Interesting thoughts Kyle. Though I agree that both Amazon and Walmart have complementary strengths and weaknesses, I think Walmart’s lagging entrance into the e-commerce area will continue to haunt them. In particular, given Amazon’s wealth of data on its customers going back several years, I believe it will have the leg up launching into the omnichannel space. Given the knowledge it has on its customer’s buying and searching habits, it is better poised to open more efficient brick and mortar operations that are leaner on inventory and thus real estate costs among other benefits. Moreover, Amazon’s integrated platform (e.g. Alexa, Amazon TV), gives it a further advantage.
However, there is burgeoning customer push back on the emerging Amazon monopoly, which I believe Walmart should capitalize on. Walmart needs to create viable competitors across the spectrum of Amazon’s products, such as launching a best-in-class app for phone and TV among other things, so that customers who are wary of solely buying through Amazon have a viable alternative.
In this new isolationist world order, companies with cross-border operations are increasingly being politicized. The over-arching question is whether or not these companies should surrender to the current political game, or remain above the skirmishes happening at the moment. My sense is that a degree of protectionism will always exist in large industries, such as the aerospace industry in Quebec that employs a significant number of people.
I agree with you that in the current climate, Bombardier, Boeing and others need to try and avoid engaging in politically motivate trade disputes that are further politicized and publicized given the current government’s emphasis on the issue. Especially now, any moves these companies make risk thrusting them into distracting PR fiascos. For better relations in the future, I hope to see some of these companies stepping up and shaping the current NAFTA negotiations so that they best represent the needs of a complex, inter-linked supply chain, rather than the ideologies of the current political players.
I think the introduction of AI into the retail space is an interesting one. Previously, much of the value proposition of different retailers rested on their customer service strategy. Nordstrom and others made a name for themselves on both their personalized and personal service they offered their clients, helping them craft a unique sense of style that reflects an individual’s personality.
With the advent of AI, I wonder if retailers are truly tailoring their approach to each customer, or rather, ineffectively bucketing clients based on an algorithm. People’s choice of clothing is a manifestation of their personality, for better or worse, so I wonder if clients will be proud to present their personal fashion choices as a product of a computer generated model (e.g. Stitch Fix told me to buy this!). In order to differentiate, I think Stitch Fix needs to be the leader in making the consumer feel like they are a partner in the selection process as much as possible by increasing and improving interactions with the human stylist, making their experience and unique and personalized as possible.
The question about Amazon’s entrance into the healthcare space is an interesting one, as its entrance will undoubtedly disrupt the industry. To me, Amazon’s core mission to be the place where people can buy anything they need to online. Amazon’s hurdles are both behavioral and legal – you mention the consumer’s current hesitation to purchase prescriptions online (especially difficult given the demographic of the main target market) as well as the entrenched supply chain and government regulation that makes disruption more difficult.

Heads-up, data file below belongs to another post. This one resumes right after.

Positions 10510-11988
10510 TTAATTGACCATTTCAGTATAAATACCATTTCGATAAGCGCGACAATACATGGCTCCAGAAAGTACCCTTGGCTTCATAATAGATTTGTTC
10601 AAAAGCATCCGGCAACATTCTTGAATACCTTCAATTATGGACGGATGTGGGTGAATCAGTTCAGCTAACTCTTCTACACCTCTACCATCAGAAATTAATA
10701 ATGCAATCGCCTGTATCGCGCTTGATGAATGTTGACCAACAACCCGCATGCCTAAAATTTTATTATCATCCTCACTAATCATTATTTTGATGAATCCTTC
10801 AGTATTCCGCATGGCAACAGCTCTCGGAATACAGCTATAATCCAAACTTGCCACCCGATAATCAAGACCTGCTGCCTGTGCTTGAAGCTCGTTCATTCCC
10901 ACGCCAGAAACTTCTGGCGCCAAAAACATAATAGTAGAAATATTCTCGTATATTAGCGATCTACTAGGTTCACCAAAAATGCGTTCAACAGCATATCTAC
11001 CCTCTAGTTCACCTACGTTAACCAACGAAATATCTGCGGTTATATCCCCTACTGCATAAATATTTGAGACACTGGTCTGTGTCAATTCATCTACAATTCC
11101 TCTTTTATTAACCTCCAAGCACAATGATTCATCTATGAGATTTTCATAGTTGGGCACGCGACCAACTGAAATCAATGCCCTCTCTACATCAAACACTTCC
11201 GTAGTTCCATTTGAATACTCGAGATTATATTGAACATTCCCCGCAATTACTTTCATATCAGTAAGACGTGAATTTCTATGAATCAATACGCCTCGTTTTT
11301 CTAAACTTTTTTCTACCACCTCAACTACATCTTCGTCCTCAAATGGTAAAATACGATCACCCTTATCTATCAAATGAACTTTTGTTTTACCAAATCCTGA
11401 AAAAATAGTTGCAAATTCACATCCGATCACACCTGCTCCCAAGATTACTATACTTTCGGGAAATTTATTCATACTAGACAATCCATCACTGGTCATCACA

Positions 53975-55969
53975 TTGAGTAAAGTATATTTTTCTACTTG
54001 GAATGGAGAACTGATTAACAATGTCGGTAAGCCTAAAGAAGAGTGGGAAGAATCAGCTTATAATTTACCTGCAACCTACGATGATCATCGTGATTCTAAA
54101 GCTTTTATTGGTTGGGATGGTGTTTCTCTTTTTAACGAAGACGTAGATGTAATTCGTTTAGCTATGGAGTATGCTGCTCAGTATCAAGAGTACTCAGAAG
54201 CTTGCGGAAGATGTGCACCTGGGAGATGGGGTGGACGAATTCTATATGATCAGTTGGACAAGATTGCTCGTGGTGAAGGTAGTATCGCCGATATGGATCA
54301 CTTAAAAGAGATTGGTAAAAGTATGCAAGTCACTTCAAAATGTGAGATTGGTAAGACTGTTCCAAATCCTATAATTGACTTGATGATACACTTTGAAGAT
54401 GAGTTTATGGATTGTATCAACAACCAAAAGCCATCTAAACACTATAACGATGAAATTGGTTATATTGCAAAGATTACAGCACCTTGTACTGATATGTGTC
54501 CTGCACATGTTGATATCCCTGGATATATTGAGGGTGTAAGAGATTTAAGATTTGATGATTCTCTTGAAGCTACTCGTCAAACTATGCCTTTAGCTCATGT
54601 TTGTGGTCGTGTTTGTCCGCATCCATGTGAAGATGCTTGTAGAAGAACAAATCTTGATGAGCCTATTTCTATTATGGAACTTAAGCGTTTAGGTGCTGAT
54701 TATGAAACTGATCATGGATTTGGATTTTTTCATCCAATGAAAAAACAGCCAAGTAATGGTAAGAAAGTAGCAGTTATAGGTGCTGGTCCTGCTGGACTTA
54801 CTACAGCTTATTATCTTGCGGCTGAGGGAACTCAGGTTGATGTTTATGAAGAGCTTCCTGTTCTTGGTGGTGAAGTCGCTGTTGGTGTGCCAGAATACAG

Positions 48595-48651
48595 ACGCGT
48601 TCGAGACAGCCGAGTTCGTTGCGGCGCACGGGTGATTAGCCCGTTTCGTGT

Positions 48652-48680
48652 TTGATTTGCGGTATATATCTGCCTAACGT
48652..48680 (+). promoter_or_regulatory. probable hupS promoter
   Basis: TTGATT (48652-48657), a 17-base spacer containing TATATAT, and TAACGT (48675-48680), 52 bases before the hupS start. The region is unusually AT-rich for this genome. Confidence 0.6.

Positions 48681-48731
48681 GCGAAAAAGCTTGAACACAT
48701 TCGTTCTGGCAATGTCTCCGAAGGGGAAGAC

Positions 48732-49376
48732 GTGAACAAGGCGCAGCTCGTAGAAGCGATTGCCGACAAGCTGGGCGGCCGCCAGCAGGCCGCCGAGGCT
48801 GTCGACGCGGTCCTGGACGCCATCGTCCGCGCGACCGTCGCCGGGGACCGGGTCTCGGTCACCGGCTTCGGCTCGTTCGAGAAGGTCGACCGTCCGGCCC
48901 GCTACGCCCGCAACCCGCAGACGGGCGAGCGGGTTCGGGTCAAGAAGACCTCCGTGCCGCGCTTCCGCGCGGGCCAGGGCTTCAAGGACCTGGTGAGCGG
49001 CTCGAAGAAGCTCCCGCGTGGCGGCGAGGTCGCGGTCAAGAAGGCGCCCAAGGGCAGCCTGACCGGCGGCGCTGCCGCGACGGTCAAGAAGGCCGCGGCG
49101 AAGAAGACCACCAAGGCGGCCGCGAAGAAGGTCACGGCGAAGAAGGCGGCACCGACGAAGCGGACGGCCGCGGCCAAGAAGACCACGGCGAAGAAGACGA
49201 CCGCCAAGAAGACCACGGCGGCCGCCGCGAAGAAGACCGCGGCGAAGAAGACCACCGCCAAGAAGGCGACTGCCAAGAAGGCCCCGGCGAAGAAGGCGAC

If it goes upstream, such as wholesale, I think Amazon’s is entering a space with large, entrenched players. As such, I think Amazon should play the role it always has, getting customers to buy things online they otherwise wouldn’t. Given it’s recent acquisition of Whole Foods, I think there is a strategic advantage to integrate Amazon’s evolving brick-and-mortar presence with an entrance into the pharmacy retail space. Amazon is currently working to integrate Whole Foods into its Amazon Prime operations, taking their existing customers online. There is a prime opportunity for them to integrate retail pharmacy and make those customers comfortable with shopping online.
Your article reminds me of the IKEA case we discussed in class. Both cases dealt with a similar issue – to what extent does a business’ sustainability practices reflect pure altruism or an inauthentic marketing scheme? As we discussed in the IKEA case, there was a preemptive effort on behalf of the company to lead the way in sustainable supply chain, both due to public interest and to sustain its business model. In the case of Victoria’s Secret, it appears that their sustainability efforts are purely reactionary. But actually, to me, their swift response to RAN and minimal promotion of their actions signals a more altruistic attempt to evolve their supply chain without risking their brand image and the need for a “pat on the back”.
Moreover, I don’t believe that Victoria’s Secret should necessarily promote their sustainability initiatives given their “sexy” brand image. Consumers who are committed to ethical and sustainable lingerie can do a simple Google search and find many brands that will appeal to them. However, right now, eco-friendliness is usually accompanied by a more wholesome brand image. Although Victoria’s Secret can lead the way in combining sustainability and sex appeal, I think a brand turnaround like that is a very risky proposition for a retailer that is currently struggling to stay afloat.